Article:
Heceta Head Lighthouse
Twelve miles north of Florence, Heceta Head Lighthouse (866/547-3696, tours 11 a.m.–5 p.m. Thurs.–Mon. Memorial Day–Labor Day, $3 day-use fee) is dramatically situated above a lovely cove at the mouth of Cape Creek and wedged into the flanks of 1,000-foot-high Heceta Head. The whitewashed lighthouse was completed in 1894, and it’s still in use, beaming the strongest light on the Oregon coast from its perch 205 feet above the pounding surf.
A little below the lighthouse is Heceta House, where the lighthouse keepers used to live. Today, it serves both as an interpretive center (noon–5 p.m. Mon.–Thurs. Memorial Day–Labor Day) and bed-and-breakfast (Heceta Head Lighthouse B&B, 92072 U.S. 101, 541/547-3696 or 866/547-3696, www.hecetalighthouse.com, $209 and up). An easy half-mile trail leads up from the lighthouse’s picnic and parking area to the tower. Other than the day-use fee, admission and tours are free, but donations aid restoration work.
Just south of the lighthouse, the graceful arc of Conde McCullough’s Cape Creek Bridge spans a chasm more than 200 feet deep. From the lighthouse parking lot, a trail leads down to where Cap Creek meets the beach at Devil’s Elbow State Park. Be conscious of tides here if you climb along the rocks adjoining the beach.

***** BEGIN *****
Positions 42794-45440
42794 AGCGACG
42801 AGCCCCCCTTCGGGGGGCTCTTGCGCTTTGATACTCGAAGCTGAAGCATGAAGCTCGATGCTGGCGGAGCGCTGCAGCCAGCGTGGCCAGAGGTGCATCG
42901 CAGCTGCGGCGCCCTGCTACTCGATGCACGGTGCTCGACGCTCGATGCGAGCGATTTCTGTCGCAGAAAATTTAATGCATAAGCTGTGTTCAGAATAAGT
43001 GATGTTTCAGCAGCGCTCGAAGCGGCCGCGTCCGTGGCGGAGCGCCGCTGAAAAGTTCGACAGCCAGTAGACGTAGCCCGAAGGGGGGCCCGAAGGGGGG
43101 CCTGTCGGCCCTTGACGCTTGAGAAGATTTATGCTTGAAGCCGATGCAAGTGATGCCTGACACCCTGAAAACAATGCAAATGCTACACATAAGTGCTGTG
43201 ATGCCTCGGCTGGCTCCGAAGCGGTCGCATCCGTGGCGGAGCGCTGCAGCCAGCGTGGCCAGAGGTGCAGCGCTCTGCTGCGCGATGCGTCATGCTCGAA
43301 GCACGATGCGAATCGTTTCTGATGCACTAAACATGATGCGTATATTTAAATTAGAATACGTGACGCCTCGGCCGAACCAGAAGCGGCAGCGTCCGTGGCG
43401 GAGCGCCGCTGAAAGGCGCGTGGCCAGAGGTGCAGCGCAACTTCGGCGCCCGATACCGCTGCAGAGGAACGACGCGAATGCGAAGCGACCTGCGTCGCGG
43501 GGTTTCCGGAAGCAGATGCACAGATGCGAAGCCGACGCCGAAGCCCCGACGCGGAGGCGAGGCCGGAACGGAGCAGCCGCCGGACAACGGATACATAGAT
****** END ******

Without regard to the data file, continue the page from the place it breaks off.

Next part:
Heceta Head is said to be the most photographed lighthouse in the country; that may be difficult to verify, but it’s impossible to quibble with the magnificent sight of the gleaming white tower and outbuildings on the headland, particularly when viewed from a set of highway pullouts just south of the bridge.
The vistas from the lighthouse and network of trails on the headland are no less dramatic: See murres, tufted puffins, and other seabirds, as well as sea lions, on the rock islands below; bald eagles soaring overhead; and in spring, northbound female gray whales and their calves as they pass close to shore.
A trail leading to the north side of Heceta Head offers views to Cape Perpetua, 10 miles to the north.
by Judy Jewell and W. C. McRae from Moon Oregon, 8th Edition, © Elizabeth & Mark Morris and Avalon Travel